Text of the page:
Managing Monarchs in the West

Best Management Practices for Conserving the Monarch Butterfly and its Habitat


Monarch butterflies in western North America are in dire straits. In the 1980s, 4.5 million monarchs converged on overwintering sites, and in a matter of decades, that number has dropped dramatically, with declines also observed in breeding populations during the spring and summer. As of January 2019, a new record low for the overwintering population was documented: 28,429 monarchs. This marks a decline of 99.4% from historic levels, and puts the western monarch migration at risk for extinction.
With monarch numbers dipping so low, more and more people are wondering what they can do to help recover the butterfly and milkweed—its host plant—across the West. To guide conservation efforts, the Xerces Society for Invertebrate Conservation has published Managing for Monarchs in the West: Best Management Practices for Conserving the Monarch Butterfly and its Habitat. This document combines the best-available science with land manager knowledge to provide recommendations for managing monarch breeding and migratory habitat. Managing for Monarchs in the West provides a summary of the known effects of frequently used land management practices—grazing, mowing, prescribed fire, and pesticides—on monarchs and their breeding and migratory habitat, followed by best management practices (BMPs) for how to integrate monarch conservation in management decisions. Guidance on timing management activities gives managers the confidence of when they can mow, burn, or graze land without disrupting breeding monarchs. Invasive non-native and noxious plant management, recreation, and climate change impacts are also addressed.To help reverse the western monarchs’ population trend, we need to improve protection and management of the butterfly’s habitat across its range—especially on public lands. These BMPs provide actionable, practical guidance that empowers western land managers to be part of the solution. Download this guide as a free PDF here.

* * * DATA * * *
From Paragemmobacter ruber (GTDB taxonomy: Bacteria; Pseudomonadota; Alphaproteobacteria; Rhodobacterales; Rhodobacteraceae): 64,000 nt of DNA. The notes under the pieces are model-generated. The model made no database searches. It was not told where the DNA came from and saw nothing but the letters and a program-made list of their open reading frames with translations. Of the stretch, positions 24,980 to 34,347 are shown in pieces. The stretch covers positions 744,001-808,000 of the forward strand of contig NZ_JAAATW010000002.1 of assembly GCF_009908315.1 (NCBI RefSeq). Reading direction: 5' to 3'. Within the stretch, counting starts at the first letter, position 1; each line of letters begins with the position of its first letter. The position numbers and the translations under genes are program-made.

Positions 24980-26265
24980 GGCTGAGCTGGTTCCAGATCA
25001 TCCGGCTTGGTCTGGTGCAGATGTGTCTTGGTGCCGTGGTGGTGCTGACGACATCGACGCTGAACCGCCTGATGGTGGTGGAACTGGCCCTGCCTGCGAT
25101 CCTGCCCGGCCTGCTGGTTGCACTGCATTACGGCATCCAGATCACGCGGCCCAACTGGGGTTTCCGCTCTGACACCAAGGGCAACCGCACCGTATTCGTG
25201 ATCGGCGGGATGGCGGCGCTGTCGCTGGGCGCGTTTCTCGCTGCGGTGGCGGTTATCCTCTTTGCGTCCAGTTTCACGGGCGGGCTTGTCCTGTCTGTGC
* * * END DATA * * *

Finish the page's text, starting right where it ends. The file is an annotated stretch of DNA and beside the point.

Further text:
Also Available: Timing Management in Monarch Breeding Habitat Fact Sheet

In addition to the BMPs, we’ve prepared a simple fact sheet to help guide management timing in breeding habitat—available for download here.

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Western Monarchs in Crisis
Save Western Monarchs!

The western monarch migration is on the verge of collapse. Learn more, including how to help.

Help Save Monarchs: Plant Milkweed!


Milkweed species support monarch butterflies, native bees, honey bees, and other beneficial insects. Search for sources of milkweed seed now!

Pollinator Conservation Resource Center


The Resource Center is where you can find regional information about plant lists, habitat conservation guides, and more. Learn more.

Monarch Conservation News
  • Western Monarch Ecology and Conservation – San Francisco, CA

  • New Year’s Count of Western Monarchs Confirms Decline, Trends Seen in Previous Years

  • Monarch Butterflies in Western North America in Jeopardy

  • Record Low Number of Overwintering Monarch Butterflies in California—They Need Your Help!

  • Pollinator Conservation Program Digest – December 2018

  • Early Thanksgiving Counts Show a Critically Low Monarch Population in California

  • Gardening for Butterflies
    Gardening for Butterflies
    Our newest book introduces you to a variety of butterflies who need our help, and provides suggestions for native plants to attract them, habitat designs to help them thrive, and garden practices to accommodate all their stages of life. Click here to read more
    On Captive Breeding and Release of Monarchs
    OE infected monarch
    Following news of the dramatic decline in monarch numbers, some people are rearing large numbers of monarchs in backyard operations or obtaining them from commercial breeders or other organizations and releasing them with the goal of supplementing local populations. But are such efforts doing more harm than good? Click here to read more